Be sure to watch it to the end.
“The most depressing White House Christmas card of all time.” That’s what American Thinker said about the Obama family’s 2013 holiday greeting.
Huffington Post called it “stubbornly secular.”
And indeed, the card fails to mention God or Jesus, or anything vaguely religious. There’s no Christmas tree or wreath or holly. In fact, it doesn’t mention WHAT, exactly, we’re celebrating with this card. The card reads simply,
“As we gather around this season, may the warmth and joy of the holidays fill your home.”
The only prominent feature is the inclusion of the Obamas’ two dogs, Bo and Whatever-the-New-One-Is-Called.
I understand the critics’ chagrin: I choose to send religious cards at the holidays because…well, that’s what Christmas is about. And apart from the lack of meaning in the White House card, I don’t like the white-on-white-on-white theme, like the White House in a snow storm.
I do, though, have to note that I’m pleased the card was designed and produced in Michigan. Graphic artist Chris Hankinson of Hilltop Studios in Grand Rapids designed the card, according to White House specifications. Champion Die of Comstock Park, near Grand Rapids, made the die for the pop-up White House. And Admore Inc. of Macomb actually manufactured the cards.
This is not the first time that the Obamas made the family pet the focal point of their holiday celebration. I wrote about it in 2011, when the White House was decorated in a “Bo” theme, with cookies and ornaments and decorations all bearing images of a Portuguese Water Dog.
I don’t mean to be negative, but, you know…. Jesus?
Can you believe this? Some parents—among them David and Nancy French, who write over on the Evangelical Portal at Patheos—are reportedly SANTA TRUTHERS.
These are folks who, for one reason or another, have decided to skip the traditional Santa Claus story in their own families, ‘fessing up to their children that Mommy and Daddy put all those presents under the tree.
But why? Here are a few of the more common reasons:
Perhaps it’s out of concern that the religious significance of Christ’s birth is somehow lost under a mountain of gifts and candy canes, the birth of the newborn Christ Child overshadowed by the tangible presence of a jolly guy in the mall wearing a red suit.
That’s what the Frenches say. In an article which appeared in Rare, Nancy French wrote:
Rather than “opting out of the drama,” we are choosing to tell a much better story. Parents who tell their kids about the fat guy in a red suit coming down the chimney if they’ve been “good for goodness sake” are actually opting out of the most dramatic story ever recorded in human history. I write stories for a living and understand the need for flair. But the Santa story adds more than flair. It adds elements that, in fact, directly oppose the “good news” of the gospel.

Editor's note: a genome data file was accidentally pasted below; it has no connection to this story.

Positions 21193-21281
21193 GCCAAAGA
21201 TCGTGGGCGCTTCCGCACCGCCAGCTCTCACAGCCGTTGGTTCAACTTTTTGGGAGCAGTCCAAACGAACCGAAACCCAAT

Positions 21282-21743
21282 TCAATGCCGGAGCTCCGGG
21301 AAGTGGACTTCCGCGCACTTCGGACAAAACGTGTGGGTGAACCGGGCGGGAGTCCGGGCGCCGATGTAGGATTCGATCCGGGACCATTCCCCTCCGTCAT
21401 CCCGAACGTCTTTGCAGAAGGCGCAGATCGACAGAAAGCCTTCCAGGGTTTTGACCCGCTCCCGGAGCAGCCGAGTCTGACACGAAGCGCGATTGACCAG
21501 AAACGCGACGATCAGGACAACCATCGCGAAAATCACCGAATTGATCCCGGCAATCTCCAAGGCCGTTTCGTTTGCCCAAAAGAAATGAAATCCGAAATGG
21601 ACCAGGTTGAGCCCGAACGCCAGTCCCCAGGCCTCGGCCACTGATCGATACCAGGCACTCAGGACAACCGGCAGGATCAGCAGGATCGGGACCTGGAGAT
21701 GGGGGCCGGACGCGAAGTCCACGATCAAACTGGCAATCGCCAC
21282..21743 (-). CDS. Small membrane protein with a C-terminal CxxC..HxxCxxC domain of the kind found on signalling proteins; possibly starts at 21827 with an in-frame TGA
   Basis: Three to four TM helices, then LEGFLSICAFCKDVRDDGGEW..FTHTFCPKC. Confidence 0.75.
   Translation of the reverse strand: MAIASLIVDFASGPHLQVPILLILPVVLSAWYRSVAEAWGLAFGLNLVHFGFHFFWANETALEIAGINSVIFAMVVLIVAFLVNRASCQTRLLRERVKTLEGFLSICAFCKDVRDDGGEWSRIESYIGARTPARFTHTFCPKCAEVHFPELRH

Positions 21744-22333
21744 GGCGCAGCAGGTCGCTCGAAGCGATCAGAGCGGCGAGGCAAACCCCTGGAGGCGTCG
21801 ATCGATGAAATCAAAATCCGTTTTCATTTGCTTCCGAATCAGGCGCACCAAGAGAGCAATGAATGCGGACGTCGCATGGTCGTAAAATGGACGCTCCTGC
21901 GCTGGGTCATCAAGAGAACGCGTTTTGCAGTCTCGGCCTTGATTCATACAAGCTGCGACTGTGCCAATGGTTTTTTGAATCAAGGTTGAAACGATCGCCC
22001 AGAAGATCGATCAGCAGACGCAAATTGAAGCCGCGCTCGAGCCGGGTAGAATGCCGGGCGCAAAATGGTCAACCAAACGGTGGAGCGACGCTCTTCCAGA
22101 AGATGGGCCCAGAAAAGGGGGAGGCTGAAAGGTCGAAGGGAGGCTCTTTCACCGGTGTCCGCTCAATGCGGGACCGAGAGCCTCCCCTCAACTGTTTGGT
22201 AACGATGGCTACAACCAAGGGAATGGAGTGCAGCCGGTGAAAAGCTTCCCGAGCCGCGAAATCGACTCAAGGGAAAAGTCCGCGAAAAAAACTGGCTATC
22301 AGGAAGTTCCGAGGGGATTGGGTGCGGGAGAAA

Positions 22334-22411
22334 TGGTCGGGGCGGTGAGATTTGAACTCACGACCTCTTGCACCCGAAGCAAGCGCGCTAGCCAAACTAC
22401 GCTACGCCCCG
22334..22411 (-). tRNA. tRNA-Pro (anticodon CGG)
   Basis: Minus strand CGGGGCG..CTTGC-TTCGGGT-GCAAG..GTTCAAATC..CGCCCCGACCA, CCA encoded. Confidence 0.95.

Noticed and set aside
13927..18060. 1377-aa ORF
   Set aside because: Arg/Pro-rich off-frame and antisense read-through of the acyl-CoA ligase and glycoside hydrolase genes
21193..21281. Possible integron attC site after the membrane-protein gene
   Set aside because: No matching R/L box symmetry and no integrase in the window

…Thankfully we have a better story to tell—one of redemption and forgiveness. How dramatically poetic that it all begins with a virgin, a census, wise men, a cattle stall and the savior of the earth.
That’s the kind of drama that can really invigorate our kids’ lives!
I’ve seen parents who veered from the course in teaching their children about Santa, instead emphasizing that the jolly man is only a myth, and explaining to their youngsters that the gifts actually come from the parents who love them. Their approach, they believe, encourages gratitude and realism.
Still others, especially parents of very young children, recognize that after teaching their children not to let people touch them and not to accept candy from strangers, plunking Junior down on Santa’s lap suggests that those oft-repeated safety rules are not to be taken seriously. And of course, preschoolers are often afraid of the bearded stranger—so Christmas can be a source of tension rather than an exciting event.
* * * * *
When my own children were small, we looked forward to Santa’s coming with enthusiasm. I admit, though, that I felt a twinge of guilt when it seemed that the shopping and the gift-giving (and more than that, the gift-GETTING) sometimes got in the way of the real meaning of Christmas—the one Charlie Brown talked about in the famed “Charlie Brown Christmas”.
I know families—many of them, in fact!—which savor both the spiritual and the secular celebrations of Christmas, who are religious but unashamed to jump in with both feet to enjoy the magic of Santa’s coming.
I’m not saying there’s a “right” and a “wrong” way to celebrate Christmas. I’m just interested in taking the social temperature of my readers.
So let’s take a poll. WHAT DO YOU THINK? What do you do in your own home, and why?
|Kathy Schiffer is the wife of a deacon and mother of three grown children, and currently works as Director of Publicity and Special Events for Ave Maria Communications.|
Click here throughout the Year of Faith, as the Catholic Channel at Patheos.com invites Catholics of every age and stripe to share what they are gleaning and carrying away from this gift of timely focus.
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